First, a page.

What motivates most gold purchasers is their belief that the ranks of the fearful will grow. During the past decade that belief has proved correct. Beyond that, the rising price has on its own generated additional buying enthusiasm, attracting purchasers who see the rise as validating an investment thesis.
As “bandwagon” investors join any party, they create their own truth — for a while. Over the past 15 years, both Internet stocks and houses have demonstrated the extraordinary excesses that can be created by combining an initially sensible thesis with well-publicized rising prices. In these bubbles, an army of originally skeptical investors succumbed to the “proof” delivered by the market, and the pool of buyers — for a time — expanded sufficiently to keep the bandwagon rolling. But bubbles blown large enough inevitably pop. And then the old proverb is confirmed once again: “What the wise man does in the beginning, the fool does in the end.”
Today the world’s gold stock is about 170,000 metric tons. If all of this gold were melded together, it would form a cube of about 68 feet per side. (Picture it fitting comfortably within a baseball infield.) At $1,750 per ounce — gold’s price as I write this — its value would be $9.6 trillion. Call this cube pile A.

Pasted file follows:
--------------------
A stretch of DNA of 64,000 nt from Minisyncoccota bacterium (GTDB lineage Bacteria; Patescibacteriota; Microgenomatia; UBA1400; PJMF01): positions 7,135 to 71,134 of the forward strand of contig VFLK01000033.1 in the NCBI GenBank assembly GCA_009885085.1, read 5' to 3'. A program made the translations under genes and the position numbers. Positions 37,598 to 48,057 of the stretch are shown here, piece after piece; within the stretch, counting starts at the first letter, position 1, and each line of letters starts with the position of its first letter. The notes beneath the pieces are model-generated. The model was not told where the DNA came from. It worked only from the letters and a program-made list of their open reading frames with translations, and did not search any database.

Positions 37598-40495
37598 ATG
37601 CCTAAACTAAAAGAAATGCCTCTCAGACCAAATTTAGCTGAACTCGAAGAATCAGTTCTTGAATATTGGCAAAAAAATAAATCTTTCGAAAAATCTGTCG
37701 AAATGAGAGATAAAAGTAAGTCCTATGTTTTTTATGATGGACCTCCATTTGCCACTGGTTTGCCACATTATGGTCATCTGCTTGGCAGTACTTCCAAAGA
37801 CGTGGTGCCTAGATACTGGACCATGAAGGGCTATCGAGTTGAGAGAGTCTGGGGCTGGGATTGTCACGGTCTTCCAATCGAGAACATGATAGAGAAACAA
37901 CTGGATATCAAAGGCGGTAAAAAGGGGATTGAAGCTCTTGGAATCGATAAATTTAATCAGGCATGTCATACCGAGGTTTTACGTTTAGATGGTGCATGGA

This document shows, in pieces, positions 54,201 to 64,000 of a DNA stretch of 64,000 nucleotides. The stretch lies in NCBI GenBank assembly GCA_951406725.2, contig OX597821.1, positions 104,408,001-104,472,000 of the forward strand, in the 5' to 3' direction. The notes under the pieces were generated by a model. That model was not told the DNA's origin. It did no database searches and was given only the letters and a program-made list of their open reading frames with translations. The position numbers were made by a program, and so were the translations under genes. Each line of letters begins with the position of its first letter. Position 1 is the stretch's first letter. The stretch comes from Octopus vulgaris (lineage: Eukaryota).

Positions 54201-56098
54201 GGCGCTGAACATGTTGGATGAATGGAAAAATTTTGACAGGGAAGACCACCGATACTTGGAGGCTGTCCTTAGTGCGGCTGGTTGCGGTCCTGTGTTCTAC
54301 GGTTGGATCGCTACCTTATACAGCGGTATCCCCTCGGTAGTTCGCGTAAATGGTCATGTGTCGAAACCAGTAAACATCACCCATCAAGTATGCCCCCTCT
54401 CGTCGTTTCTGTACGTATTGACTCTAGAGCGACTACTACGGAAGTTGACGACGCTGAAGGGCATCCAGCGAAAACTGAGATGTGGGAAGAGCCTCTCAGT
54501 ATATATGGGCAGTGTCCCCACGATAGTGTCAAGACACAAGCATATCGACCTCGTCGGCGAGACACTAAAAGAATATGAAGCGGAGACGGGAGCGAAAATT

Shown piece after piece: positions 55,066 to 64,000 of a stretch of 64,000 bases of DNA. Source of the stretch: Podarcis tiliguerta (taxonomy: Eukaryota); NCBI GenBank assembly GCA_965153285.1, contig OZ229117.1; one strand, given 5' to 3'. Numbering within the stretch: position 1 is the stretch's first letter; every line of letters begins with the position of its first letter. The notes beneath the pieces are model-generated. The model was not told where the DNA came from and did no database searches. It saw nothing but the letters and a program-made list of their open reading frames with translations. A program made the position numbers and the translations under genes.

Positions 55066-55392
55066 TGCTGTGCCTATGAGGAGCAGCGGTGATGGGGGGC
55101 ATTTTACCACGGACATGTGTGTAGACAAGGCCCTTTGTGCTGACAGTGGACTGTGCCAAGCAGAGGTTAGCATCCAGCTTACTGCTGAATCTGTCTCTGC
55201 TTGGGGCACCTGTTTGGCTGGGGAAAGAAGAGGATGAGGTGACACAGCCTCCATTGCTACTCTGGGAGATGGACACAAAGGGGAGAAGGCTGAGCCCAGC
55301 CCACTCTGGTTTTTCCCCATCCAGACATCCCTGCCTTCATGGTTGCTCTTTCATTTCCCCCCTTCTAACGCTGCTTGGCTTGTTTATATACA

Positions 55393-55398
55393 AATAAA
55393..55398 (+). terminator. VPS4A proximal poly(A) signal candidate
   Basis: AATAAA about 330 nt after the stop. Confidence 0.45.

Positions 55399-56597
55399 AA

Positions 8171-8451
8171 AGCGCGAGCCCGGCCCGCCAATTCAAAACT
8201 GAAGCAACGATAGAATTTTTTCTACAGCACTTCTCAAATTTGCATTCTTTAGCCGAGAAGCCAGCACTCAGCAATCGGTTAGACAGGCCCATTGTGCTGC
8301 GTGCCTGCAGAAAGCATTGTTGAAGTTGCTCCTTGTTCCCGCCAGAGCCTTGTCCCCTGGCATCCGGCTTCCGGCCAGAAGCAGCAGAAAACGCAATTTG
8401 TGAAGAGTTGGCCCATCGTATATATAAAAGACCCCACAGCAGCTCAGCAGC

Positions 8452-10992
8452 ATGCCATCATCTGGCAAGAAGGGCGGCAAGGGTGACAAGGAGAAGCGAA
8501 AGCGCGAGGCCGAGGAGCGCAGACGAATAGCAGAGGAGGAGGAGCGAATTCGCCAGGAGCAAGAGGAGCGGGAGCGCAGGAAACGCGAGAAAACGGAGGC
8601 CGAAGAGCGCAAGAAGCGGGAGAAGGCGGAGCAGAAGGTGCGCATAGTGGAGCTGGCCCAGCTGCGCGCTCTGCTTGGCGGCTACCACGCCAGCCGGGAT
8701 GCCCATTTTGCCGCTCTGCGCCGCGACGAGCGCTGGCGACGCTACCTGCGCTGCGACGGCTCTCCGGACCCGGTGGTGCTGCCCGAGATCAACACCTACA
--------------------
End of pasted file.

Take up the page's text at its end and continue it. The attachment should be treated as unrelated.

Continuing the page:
Let’s now create a pile B costing an equal amount. For that, we could buy all U.S. cropland (400 million acres with output of about $200 billion annually), plus 16 Exxon Mobils (the world’s most profitable company, one earning more than $40 billion annually). After these purchases, we would have about $1 trillion left over for walking-around money (no sense feeling strapped after this buying binge). Can you imagine an investor with $9.6 trillion selecting pile A over pile B?
Beyond the staggering valuation given the existing stock of gold, current prices make today’s annual production of gold command about $160 billion. Buyers — whether jewelry and industrial users, frightened individuals, or speculators — must continually absorb this additional supply to merely maintain an equilibrium at present prices.
A century from now the 400 million acres of farmland will have produced staggering amounts of corn, wheat, cotton, and other crops — and will continue to produce that valuable bounty, whatever the currency may be. Exxon Mobil will probably have delivered trillions of dollars in dividends to its owners and will also hold assets worth many more trillions (and, remember, you get 16 Exxons). The 170,000 tons of gold will be unchanged in size and still incapable of producing anything. You can fondle the cube, but it will not respond.
Admittedly, when people a century from now are fearful, it’s likely many will still rush to gold. I’m confident, however, that the $9.6 trillion current valuation of pile A will compound over the century at a rate far inferior to that achieved by pile B.